In the play of the same name, the ‘Gem Of The Ocean’ is a ‘ship’ that one may take on a journey to redemption, traveling through the reality of ancestors that have gone before. Director, Mark Clayton Southers has shown us a window on this world with the most skillful direction of August Wilson’s play that takes us to an American past we are in danger of forgetting.
Pulitzer Prize winning playwright, August Wilson, has achieved a monumental task by creating a ten cycle series of plays that chronicles African American life throughout the 20th Century. Gem of the Ocean is the first in this cycle giving us a transom to the first decade in the 1900’s.
The story’s center is an African American home in 1904 Pittsburgh, when slavery was still part of current memory, where sanctuary and the meaning of freedom were still central subjects of daily life, and when discussions of the distribution of power and money where not that different than today. Wilson’s play is a tapestry of metaphor, allegory and hard cold reality woven in manner that keeps us watching and thinking about what comes next and what it means. What is enchanting about this experience is how Wilson and Southers transport us back in time and move us seamlessly from the daily reality of this 1904 Pittsburgh home, peppered with delicious and meticulous stories, to the lyrical and spiritual experience of the grand life guide that is former slave, Aunt Ester. She is 285 years of memory that has the power to anchor who we are and where we go as we struggle to find our way into the 20th century. And this journey is powerful, and dare I say delightful.
There is not a weak link in the cast. Dwandra Nickole brings to life Aunt Ester Tyler in a rich and rock-solid performance of the story’s clever spiritual guide. Young actors should watch and learn from this performance. Alan Bomar Jones presents us the quality that we have come to expect with his endearing and solid performance of Solly Two Kings. Kevin Brown (Eli), Jonathan Berry (Citizen) and Bryant Bentley (Caesar), all talented actors, each give us grounded performances that are true to the playwright and this important work.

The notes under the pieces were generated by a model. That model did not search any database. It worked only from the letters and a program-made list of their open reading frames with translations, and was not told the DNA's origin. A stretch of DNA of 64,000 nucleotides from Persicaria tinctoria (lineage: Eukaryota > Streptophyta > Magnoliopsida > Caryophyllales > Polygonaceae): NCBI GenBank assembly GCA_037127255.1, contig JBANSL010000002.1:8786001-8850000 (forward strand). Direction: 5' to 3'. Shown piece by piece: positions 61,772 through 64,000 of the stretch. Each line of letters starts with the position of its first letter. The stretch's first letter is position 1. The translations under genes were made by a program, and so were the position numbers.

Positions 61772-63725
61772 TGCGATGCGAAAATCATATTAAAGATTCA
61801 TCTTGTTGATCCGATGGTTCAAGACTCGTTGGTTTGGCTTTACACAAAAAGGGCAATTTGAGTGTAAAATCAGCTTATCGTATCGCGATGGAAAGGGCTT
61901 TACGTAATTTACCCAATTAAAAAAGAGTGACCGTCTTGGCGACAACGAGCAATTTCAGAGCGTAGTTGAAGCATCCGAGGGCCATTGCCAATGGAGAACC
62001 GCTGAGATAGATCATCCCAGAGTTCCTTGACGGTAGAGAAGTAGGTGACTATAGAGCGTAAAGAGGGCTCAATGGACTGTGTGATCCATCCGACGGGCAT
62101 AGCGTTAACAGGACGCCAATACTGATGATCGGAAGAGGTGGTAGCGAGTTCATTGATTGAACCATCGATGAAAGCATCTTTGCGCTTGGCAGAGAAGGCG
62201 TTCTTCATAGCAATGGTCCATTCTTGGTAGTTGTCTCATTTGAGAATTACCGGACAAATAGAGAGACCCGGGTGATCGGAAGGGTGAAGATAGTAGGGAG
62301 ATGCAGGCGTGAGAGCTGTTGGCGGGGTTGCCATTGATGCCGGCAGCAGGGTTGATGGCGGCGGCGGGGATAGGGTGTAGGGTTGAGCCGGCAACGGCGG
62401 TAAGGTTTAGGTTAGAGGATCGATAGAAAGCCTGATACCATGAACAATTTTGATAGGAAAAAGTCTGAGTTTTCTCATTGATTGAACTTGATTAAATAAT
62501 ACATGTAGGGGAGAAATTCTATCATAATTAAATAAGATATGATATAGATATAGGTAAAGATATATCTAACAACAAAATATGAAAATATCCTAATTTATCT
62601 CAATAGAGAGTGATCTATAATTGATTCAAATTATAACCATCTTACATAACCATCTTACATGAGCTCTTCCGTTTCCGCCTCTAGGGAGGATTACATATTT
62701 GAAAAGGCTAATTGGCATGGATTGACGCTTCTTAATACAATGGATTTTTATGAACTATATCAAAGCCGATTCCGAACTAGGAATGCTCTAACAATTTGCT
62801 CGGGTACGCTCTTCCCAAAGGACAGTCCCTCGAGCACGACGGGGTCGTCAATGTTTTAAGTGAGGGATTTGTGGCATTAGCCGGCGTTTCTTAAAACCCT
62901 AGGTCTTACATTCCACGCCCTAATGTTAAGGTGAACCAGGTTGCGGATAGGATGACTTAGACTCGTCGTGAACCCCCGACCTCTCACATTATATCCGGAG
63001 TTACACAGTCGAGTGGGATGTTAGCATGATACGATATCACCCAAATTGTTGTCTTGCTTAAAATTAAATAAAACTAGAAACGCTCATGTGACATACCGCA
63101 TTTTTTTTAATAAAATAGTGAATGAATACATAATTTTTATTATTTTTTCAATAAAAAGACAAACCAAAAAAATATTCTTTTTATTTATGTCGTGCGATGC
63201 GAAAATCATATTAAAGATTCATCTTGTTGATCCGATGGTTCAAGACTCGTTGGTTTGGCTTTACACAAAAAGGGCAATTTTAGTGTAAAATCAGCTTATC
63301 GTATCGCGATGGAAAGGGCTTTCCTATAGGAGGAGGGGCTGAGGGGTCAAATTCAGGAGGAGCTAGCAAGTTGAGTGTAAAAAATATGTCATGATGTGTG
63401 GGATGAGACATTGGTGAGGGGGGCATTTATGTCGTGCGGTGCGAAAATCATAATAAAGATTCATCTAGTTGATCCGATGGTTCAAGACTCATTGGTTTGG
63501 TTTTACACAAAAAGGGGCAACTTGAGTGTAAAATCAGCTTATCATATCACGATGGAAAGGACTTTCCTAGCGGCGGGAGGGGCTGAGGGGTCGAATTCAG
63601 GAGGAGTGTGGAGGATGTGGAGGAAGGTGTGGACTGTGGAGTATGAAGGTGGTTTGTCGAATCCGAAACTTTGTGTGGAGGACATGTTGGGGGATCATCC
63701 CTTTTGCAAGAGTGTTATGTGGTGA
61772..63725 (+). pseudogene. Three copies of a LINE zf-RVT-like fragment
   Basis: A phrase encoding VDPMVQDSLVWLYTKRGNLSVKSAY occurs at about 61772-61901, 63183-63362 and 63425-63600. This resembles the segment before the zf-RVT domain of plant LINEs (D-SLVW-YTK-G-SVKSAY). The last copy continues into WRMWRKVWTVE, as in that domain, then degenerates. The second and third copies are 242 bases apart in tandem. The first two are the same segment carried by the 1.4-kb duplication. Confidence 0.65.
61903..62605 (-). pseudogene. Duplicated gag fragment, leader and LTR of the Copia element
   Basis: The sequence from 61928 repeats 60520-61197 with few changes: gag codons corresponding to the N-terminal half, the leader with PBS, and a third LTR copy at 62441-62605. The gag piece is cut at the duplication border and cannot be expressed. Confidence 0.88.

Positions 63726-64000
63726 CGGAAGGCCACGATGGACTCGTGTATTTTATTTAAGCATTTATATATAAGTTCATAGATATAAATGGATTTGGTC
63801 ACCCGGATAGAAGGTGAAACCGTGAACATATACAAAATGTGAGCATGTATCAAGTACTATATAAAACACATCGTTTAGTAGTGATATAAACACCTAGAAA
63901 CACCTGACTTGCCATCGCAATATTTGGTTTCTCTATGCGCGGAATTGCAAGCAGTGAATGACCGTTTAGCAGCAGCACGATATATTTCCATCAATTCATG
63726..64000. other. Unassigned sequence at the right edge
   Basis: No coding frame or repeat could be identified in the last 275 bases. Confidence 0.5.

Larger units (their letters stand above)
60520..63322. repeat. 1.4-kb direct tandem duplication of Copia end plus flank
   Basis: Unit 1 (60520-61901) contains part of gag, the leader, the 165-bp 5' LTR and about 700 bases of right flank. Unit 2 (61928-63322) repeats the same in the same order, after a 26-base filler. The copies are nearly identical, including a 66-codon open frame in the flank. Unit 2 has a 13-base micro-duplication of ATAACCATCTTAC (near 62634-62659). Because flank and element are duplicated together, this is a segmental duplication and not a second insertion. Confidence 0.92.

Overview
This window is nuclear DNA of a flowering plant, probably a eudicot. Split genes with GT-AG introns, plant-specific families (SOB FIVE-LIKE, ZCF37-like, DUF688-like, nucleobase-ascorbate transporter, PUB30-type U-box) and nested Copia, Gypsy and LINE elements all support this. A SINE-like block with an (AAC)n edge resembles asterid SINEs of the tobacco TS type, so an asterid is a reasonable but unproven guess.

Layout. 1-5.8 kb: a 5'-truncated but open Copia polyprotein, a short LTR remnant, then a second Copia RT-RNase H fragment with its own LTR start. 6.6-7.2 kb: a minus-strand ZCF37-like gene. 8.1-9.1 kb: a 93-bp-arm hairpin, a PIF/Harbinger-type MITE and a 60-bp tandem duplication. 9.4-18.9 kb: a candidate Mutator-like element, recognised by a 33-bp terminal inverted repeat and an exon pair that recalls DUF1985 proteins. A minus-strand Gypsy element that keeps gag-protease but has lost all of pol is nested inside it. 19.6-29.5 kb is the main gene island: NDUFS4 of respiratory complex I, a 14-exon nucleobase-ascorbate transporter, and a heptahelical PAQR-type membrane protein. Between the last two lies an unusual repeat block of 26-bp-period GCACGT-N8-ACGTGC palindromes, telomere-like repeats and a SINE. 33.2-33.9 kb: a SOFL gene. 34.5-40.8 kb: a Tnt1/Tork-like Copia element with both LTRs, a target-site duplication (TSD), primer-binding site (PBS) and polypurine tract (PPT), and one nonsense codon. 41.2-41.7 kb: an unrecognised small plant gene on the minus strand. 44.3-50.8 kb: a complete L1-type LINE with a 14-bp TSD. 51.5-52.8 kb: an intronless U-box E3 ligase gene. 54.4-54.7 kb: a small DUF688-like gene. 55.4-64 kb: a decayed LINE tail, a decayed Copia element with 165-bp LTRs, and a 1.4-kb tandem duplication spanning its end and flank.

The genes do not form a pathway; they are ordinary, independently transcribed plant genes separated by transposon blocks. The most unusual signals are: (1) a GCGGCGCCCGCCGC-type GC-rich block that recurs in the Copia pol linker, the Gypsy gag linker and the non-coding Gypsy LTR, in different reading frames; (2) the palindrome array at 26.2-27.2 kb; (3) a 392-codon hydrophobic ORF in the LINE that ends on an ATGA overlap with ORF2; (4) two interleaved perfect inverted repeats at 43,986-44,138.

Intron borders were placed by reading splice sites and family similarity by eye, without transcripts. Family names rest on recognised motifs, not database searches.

Marva Williams' performance as Black Mary is singular in this production as she provides us an emotional truth and unyielding connection to the turn of the century reality which has long escaped our memory. Watch for her in the future, as she is a skilled actress to follow. Scott Stoney plays Rutherford Selig, and once again makes us marvel at his complete immersion into character. The simple truth of his work brings us into the story, as we have all known a hard-working, good-hearted, salesman with the gift of gab and a heart to match.
The Human Race Theatre has twice before presented us the work of August Wilson. Each time has been a significant artistic event for our community. This presentation is no less important. Take sanctuary for an evening. Make this journey with these artists to a place that has past us by but should not be forgotten. It’s quite something to see.